[Coral-List] New paper on mucus sugar shaping bacterial community in coral

sonny lee sonny.lee at auckland.ac.nz
Tue Mar 29 03:54:39 EDT 2016

Dear everyone,

Please see our recent paper published in open access "Frontiers in
Microbiology" on mucus sugar shaping the bacterial community structure
in *Acropora
muricata*. On behalf of the authors I hope you find this paper interesting,
and please don't hesitate to ask any questions.


Title:  Mucus Sugar Content Shapes the Bacterial Community Structure in
Thermally Stressed *Acropora muricata*

It has been proposed that the chemical composition of a coral’s mucus can
influence the associated bacterial community. However, information on this
topic is rare, and non-existent for corals that are under thermal stress.
This study therefore compared the carbohydrate composition of mucus in the
coral *Acropora muricata* when subjected to increasing thermal stress from
26 to 31degC, and determined whether this composition correlated with any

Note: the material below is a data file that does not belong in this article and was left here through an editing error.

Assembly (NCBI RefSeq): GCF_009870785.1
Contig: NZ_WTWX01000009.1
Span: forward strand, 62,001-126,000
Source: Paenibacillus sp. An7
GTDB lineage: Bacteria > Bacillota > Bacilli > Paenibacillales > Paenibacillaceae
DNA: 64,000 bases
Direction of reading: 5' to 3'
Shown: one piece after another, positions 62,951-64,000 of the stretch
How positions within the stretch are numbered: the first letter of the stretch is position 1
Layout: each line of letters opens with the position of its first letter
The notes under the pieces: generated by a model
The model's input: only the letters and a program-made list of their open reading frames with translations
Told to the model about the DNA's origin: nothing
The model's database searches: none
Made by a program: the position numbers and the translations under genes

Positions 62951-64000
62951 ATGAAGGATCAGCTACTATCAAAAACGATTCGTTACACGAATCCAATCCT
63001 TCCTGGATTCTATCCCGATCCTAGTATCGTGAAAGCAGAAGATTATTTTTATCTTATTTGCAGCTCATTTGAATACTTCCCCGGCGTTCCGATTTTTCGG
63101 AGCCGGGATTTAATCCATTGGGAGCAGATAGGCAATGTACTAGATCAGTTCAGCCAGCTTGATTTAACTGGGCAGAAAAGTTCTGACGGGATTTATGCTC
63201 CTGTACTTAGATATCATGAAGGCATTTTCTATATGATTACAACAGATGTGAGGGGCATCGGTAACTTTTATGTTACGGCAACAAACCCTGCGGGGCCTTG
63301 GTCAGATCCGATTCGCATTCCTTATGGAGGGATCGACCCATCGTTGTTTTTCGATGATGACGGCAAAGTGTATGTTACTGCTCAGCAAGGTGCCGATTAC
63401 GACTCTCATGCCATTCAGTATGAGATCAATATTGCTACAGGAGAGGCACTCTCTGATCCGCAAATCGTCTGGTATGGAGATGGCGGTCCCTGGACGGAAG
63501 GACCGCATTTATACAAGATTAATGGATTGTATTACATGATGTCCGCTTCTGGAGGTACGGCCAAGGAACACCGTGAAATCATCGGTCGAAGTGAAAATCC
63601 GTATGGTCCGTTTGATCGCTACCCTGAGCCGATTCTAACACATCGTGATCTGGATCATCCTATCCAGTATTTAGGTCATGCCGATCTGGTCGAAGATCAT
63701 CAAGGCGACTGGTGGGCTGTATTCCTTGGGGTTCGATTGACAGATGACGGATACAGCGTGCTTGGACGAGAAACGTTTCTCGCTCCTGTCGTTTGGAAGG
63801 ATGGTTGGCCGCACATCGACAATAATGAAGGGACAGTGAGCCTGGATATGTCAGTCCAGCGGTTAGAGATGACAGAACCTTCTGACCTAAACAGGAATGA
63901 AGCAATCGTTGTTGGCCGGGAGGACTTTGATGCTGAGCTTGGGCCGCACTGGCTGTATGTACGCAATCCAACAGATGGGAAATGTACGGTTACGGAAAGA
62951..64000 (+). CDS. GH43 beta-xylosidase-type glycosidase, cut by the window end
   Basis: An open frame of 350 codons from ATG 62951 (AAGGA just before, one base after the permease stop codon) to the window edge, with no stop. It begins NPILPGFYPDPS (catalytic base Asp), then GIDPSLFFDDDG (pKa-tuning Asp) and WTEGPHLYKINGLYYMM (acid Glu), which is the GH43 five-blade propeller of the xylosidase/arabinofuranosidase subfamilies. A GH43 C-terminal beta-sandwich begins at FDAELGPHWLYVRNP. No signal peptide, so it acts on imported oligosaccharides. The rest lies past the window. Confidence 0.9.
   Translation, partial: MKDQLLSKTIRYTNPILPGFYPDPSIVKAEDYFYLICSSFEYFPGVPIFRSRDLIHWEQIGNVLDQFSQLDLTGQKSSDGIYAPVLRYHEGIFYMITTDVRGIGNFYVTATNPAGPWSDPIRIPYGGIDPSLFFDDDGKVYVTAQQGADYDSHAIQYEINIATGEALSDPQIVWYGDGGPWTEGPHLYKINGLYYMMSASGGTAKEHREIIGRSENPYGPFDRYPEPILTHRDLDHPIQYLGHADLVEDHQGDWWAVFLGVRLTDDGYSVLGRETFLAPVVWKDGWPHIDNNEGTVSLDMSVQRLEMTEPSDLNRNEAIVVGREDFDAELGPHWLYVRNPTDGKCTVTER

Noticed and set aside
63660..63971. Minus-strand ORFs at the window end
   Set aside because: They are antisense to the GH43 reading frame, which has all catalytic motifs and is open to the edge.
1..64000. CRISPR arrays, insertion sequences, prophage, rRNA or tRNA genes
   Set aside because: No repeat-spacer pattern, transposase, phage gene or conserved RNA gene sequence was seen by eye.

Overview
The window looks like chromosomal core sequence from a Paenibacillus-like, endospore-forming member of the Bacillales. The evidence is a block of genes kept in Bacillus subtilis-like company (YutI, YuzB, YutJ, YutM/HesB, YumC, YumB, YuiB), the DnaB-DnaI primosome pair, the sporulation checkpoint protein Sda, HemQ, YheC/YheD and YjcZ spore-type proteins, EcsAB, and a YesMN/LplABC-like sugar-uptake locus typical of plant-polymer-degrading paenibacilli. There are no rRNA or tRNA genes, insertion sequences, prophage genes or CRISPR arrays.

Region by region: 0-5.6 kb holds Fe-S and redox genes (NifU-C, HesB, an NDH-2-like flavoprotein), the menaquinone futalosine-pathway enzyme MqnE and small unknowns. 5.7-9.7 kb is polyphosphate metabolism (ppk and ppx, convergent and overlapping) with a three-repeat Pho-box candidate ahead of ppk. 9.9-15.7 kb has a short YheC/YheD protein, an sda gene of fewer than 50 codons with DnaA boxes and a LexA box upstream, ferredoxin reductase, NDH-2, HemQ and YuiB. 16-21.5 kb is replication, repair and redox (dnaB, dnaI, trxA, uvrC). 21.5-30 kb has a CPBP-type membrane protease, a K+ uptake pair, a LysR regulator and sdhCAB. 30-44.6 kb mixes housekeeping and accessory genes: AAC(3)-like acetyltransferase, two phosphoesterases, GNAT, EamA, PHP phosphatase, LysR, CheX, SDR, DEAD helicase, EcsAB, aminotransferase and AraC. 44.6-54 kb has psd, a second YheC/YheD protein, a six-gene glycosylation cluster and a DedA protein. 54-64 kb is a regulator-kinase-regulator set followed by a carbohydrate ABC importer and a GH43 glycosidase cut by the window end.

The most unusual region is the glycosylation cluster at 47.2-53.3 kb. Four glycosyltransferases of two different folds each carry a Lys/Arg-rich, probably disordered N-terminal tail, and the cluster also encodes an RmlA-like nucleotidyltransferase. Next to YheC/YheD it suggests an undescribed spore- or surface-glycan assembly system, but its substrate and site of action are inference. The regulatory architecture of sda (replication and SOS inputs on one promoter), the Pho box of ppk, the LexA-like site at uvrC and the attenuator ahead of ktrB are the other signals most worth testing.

changes in the bacterial community. Results showed that, at lower
temperatures, the main components of mucus were *N*-acetyl glucosamine and
C6 sugars, but these constituted a significantly lower proportion of the
mucus in thermally stressed corals. The change in the mucus composition
coincided with a shift from a γ-*Proteobacteria*- to a *Verrucomicrobiae-*
and *α*-*Proteobacteria*-dominated community in the coral mucus. Bacteria
in the class*Cyanobacteria* also started to become prominent in the mucus
when the coral was thermally stressed. The increase in the relative
abundance of the *Verrucomicrobiae*at higher temperature was strongly
associated with a change in the proportion of fucose, glucose, and mannose
in the mucus. Increase in the relative abundance of α-*Proteobacteria* were
associated with GalNAc and glucose, while the drop in relative abundance of
γ-*Proteobacteria* at high temperature coincided with changes in fucose and
mannose. *Cyanobacteria* were highly associated with arabinose and xylose.
Changes in mucus composition and the bacterial community in the mucus layer
occurred at 29 degC, which were prior to visual signs of coral bleaching at
31 degC. A compositional change in the coral mucus, induced by thermal
stress could therefore be a key factor leading to a shift in the associated
bacterial community. This, in turn, has the potential to impact the
physiological function of the coral holobiont.


Sonny T M Lee
PhD, University of Auckland

i: http://www.env.auckland.ac.nz/uoa/

s: sonny_lee_tm

k: i-institution, s-skype

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